Many argue that there is a substantial difference between “DevOps” and “Agile”. I think it’s semantics and here’s why.
Undoubtedly, if we are to be precious about wording they are two rather different concepts with Agile arguably being either a description of a set of practices and processes or a set of values that guide the way we run a project (primarily in software development for the time being) whereas DevOps refers to an umbrella vision of what used to be disparate functions of the organization from development and testing to other operational functions and the way the magic of automation can redefine the organization. As such, it would seem at first glance as if it’s a tactic versus strategy. One execution, the other vision.
I put it to you though, that those of us who would even be interested in debating the difference “get it”. We have nothing in common with the ones sitting on the sidelines hoping and praying it will all just go away and we can go back to BAU. We are the -sadly- small minority of people who “saw the Agile light”. A tiny tribe. As such we’re doing the larger community a disservice by discussing it. Which is why, many DevOps professionals don’t declare themselves as either Agile or DevOps-y but carry on as unsung heroes in often unsung hero roles behind titles stuck in the 90s that reflect little if anything of their view of the world.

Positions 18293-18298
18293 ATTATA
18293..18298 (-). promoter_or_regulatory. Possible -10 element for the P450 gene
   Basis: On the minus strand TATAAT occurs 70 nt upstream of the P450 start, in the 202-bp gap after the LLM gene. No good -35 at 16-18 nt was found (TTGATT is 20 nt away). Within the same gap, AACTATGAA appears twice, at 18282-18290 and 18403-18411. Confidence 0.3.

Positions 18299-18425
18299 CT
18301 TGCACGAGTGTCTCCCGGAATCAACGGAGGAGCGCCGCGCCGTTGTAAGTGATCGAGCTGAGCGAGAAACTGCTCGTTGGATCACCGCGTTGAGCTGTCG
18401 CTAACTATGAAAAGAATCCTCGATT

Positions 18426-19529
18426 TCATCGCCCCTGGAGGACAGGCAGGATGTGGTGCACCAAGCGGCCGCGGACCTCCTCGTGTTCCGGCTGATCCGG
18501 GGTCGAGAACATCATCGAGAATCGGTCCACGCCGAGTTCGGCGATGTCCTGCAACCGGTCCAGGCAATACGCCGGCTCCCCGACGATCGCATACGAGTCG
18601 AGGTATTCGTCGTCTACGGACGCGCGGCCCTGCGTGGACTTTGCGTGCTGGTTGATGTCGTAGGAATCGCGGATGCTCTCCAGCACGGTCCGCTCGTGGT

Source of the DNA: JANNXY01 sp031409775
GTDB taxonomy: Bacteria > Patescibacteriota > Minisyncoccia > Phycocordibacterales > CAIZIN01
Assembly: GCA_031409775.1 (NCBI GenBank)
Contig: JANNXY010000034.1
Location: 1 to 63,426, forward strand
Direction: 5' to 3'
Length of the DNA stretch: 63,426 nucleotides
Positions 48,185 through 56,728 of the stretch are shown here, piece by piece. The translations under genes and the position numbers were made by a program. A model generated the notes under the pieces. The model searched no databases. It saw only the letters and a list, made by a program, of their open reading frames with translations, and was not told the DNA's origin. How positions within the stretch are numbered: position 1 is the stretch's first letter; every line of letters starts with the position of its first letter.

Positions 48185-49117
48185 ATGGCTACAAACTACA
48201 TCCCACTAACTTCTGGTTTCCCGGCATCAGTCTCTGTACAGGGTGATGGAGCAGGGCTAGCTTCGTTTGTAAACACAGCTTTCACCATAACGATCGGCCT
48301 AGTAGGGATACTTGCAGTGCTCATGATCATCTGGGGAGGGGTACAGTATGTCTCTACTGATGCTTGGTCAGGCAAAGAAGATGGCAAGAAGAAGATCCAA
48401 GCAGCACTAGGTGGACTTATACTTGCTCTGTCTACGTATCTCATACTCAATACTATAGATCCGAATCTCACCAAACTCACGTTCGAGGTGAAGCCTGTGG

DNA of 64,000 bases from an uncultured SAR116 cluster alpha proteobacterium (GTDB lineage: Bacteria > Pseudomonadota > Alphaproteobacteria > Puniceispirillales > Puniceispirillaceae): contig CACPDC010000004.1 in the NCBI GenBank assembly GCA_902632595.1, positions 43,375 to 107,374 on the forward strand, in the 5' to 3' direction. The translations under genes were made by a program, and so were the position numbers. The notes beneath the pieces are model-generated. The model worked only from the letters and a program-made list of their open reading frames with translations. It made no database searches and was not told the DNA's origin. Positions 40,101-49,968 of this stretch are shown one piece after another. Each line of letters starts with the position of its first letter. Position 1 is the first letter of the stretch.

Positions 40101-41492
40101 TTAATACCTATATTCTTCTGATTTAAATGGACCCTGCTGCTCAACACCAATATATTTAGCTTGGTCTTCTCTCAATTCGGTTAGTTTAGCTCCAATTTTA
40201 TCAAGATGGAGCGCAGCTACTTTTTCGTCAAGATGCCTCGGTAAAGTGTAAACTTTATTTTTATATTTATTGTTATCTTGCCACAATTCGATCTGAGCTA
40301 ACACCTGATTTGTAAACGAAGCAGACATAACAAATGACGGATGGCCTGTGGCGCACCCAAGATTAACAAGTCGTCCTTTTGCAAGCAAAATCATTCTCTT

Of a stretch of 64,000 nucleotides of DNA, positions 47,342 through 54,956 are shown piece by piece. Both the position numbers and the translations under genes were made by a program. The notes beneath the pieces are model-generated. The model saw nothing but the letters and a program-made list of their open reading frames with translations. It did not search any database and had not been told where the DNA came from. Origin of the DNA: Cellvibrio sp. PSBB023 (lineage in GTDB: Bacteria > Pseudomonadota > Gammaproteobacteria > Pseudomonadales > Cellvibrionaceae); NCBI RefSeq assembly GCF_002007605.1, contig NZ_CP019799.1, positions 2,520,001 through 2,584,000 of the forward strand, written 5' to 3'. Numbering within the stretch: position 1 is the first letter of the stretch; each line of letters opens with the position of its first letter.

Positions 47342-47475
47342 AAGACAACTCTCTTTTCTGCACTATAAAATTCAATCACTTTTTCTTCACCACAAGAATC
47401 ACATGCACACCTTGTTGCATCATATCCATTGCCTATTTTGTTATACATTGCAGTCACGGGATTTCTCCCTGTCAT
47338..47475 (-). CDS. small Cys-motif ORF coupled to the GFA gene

The reality is that both Agile and DevOps are descriptors of a mindset that needs to power a very different work culture than anything organizations have experienced until 20 years ago and while we like to eternally complain about how slow this change is and how old the manifesto, realistically in the grand scheme of things, a few decades for a radical mind shift is trivial.